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Asia is making the most of a bad year

Publication Date : 17-07-2012

 

The symptoms are many, and they are all pointing towards a worrying diagnosis: Asian economies, led by China and India, are rapidly losing steam.

Corporate bosses are worried about slowing Asian demand, some of which is already reflected in lacklustre company earnings.

Meanwhile, Europe continues to cast a shadow on global business sentiment. The recession in the euro zone could yet worsen, and that might make Asian exporters scramble for sales, especially if a much-awaited recovery in global electronics demand proves to be a tepid affair.

With China's Premier Wen Jiabao warning of continued economic hardship, there is also enough reason to worry about the country.

In the meantime, India's slowing economy is beset by a new challenge: inadequate rainfall. The sowing season is not going well. Any decline in farm output will mean sluggish rural incomes.

That will add to the woes of New Delhi's policymakers, who have been rightly criticised for allowing political sabre-rattling and bureaucratic hand-wringing to take a toll on investor sentiment.

While the two Asian giants do indeed have large challenges to overcome, some of the region's smaller economies - like the Philippines and Malaysia - are doing quite well, showing that much of the pain in China and India is self-inflicted and reversible with quick and sensible policy action.

Earlier this month, Standard & Poor's raised its rating on the Philippines' foreign currency sovereign debt. President Benigno Aquino is using his popularity to address graft and tax evasion. The government's budgetary vulnerabilities are receding. The Philippines may be on track to its first investment-grade credit rating in 12 to 18 months, Barclays says.

One may err by taking too gloomy a view of Asia's prospects for the remainder of the year. The region that has given the world more than half of its economic growth since the 2008 crisis may yet prove the naysayers wrong.

For one, it does help that policymakers in the region mostly have their pro-growth arsenal intact, unlike their Western counterparts who seem to have run out of both ammunition and ideas.

Another big difference with Western economies lies in the quality of sectoral balance sheets, which in Asia are fairly healthy.

For instance, in Singapore, where mortgage interest rates of 1 per cent a year have pushed property prices sky high, 92 per cent of people are using less than 30 per cent of their family income to service housing debt, a recent Credit Suisse survey showed.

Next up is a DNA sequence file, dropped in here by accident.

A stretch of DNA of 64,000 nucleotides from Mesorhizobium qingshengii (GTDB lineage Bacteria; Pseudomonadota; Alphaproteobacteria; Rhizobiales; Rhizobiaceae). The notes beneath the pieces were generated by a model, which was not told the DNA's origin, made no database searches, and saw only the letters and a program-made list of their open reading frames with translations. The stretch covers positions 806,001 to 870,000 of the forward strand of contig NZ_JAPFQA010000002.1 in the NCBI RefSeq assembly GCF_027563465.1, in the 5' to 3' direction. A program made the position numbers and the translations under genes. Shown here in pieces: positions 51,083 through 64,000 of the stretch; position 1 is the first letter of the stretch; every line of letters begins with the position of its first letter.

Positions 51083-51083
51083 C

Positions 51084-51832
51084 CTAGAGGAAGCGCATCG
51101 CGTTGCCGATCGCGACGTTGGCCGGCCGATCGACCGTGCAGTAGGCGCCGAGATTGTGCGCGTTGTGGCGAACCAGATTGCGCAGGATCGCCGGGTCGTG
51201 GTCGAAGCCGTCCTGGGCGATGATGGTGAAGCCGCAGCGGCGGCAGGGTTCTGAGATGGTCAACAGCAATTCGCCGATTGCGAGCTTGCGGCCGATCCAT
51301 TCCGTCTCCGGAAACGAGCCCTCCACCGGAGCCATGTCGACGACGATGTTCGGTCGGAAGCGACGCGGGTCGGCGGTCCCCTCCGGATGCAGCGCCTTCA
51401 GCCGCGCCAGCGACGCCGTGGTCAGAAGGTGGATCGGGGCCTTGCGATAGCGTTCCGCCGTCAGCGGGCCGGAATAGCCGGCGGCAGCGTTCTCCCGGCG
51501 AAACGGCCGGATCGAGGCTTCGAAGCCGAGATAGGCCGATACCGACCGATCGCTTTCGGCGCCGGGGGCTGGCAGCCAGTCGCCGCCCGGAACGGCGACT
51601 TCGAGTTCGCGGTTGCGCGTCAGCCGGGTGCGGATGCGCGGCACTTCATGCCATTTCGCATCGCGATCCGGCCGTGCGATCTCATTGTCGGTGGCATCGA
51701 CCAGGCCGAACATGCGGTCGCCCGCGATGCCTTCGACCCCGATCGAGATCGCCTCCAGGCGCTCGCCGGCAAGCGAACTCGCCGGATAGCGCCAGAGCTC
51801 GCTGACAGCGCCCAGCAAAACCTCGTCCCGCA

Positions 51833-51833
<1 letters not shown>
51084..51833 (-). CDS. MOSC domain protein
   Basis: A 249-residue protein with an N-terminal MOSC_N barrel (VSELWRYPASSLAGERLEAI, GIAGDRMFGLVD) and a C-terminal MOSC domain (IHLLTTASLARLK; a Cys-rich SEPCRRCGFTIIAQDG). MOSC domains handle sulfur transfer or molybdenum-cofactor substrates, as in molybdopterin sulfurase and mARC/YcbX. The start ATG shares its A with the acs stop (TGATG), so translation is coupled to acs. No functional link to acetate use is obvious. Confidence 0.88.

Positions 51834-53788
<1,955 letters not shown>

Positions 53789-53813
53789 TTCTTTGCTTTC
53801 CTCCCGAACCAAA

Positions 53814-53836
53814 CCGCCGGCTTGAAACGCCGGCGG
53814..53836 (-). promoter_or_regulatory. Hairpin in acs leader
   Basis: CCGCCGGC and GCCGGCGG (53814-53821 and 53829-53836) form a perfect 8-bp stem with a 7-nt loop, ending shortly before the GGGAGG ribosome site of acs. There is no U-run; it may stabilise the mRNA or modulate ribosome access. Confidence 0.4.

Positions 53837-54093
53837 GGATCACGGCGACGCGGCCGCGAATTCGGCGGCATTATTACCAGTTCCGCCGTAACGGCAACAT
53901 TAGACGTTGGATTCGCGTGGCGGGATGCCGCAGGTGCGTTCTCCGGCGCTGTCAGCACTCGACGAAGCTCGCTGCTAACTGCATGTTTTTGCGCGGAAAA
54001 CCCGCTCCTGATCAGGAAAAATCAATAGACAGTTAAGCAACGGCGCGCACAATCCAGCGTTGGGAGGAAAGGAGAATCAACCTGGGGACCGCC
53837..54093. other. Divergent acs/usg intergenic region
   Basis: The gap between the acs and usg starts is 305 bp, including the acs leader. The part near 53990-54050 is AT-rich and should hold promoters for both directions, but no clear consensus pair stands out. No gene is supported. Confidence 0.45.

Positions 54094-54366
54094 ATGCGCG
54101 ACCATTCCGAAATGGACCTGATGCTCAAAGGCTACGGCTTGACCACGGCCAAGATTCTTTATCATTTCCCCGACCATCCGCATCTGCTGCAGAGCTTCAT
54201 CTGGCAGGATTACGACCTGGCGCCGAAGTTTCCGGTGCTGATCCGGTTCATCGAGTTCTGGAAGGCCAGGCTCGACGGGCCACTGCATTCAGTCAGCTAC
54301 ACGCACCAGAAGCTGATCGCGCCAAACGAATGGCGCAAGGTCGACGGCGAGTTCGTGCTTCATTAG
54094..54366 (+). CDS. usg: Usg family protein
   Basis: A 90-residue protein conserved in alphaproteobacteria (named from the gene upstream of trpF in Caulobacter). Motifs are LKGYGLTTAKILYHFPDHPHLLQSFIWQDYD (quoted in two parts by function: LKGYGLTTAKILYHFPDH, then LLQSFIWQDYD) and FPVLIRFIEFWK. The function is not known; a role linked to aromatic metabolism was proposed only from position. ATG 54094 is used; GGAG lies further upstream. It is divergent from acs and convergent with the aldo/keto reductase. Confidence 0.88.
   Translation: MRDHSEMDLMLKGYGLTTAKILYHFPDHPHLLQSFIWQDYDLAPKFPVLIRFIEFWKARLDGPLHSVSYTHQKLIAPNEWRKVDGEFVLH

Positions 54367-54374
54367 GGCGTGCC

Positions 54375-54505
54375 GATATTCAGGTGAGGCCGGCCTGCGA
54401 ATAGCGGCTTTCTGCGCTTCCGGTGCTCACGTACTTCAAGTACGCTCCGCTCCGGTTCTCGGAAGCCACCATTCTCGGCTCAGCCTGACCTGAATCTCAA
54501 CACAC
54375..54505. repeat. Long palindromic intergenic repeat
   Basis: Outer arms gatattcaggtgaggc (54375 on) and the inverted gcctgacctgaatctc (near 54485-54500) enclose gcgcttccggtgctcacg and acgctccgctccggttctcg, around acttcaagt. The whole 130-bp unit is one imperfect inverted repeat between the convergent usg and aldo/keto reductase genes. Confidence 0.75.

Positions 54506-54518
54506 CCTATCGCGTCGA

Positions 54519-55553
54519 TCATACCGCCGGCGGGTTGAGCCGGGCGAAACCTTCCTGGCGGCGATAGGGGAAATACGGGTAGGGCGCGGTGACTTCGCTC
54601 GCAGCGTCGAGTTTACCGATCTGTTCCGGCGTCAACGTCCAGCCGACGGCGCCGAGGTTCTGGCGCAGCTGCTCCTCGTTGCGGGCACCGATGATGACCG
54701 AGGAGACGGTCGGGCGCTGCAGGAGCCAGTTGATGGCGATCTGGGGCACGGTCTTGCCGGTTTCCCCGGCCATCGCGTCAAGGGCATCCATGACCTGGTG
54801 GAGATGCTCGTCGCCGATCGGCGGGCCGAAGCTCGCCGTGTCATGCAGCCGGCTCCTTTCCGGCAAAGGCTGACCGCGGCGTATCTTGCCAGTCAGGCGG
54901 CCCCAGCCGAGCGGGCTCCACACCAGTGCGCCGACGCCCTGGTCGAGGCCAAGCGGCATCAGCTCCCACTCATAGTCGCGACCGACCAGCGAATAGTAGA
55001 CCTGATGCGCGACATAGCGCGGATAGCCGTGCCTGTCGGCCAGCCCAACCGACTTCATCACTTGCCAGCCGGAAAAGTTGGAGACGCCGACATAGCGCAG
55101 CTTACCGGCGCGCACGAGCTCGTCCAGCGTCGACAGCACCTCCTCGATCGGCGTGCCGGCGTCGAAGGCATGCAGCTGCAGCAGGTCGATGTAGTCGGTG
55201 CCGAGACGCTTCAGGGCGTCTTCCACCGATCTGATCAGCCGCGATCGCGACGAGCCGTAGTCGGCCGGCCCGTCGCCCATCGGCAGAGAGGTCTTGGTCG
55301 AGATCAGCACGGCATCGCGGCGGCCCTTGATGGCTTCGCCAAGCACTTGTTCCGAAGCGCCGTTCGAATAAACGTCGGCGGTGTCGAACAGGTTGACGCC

Leverage is largely under control. And the region's authorities deserve credit for it. Since the sub-prime mortgage collapse in the US and the onset of the twin sovereign debt and banking crises in Europe, Asian policymakers have become more alert to any unseemly buildup of stress in the financial system - regardless of whose balance sheet the risks get piled up on.

The exceptions are China, where the 2009 credit binge went out of control; India, where state finances are overstretched; and South Korea, where high household debt is a source of fragility.

In today's risk-averse world, clean balance sheets are a prized possession. And it's a good thing that Asia has them in abundance.

As economic activity slows, the region's resilience is bound to get tested. And after last week's data releases, there is no doubt that growth in Asia is slowing.

Singapore surprise

The biggest surprise was the quarter-on-quarter contraction in Singapore's gross domestic product, even though the 1.1 per cent annualised decline probably overstates the pace at which the economy is losing momentum. Volatile biomedical output may be responsible for some of the contraction.

But signs of a slowdown are emerging even outside of manufacturing, of which pharma accounts for a bit less than a quarter. Construction faltered last quarter. A separate report last week showed retail sales all but stalled in May.

Yet, all we can infer from last week's data is that the year is living up to the government's already low expectations.

Unless the euro crisis takes a turn for the worse, it is unlikely that the official estimate of 1 per cent to 3 per cent GDP growth this year will be missed. Besides, Singapore's fiscal gunpowder is dry. It may not be needed, though. Not this year.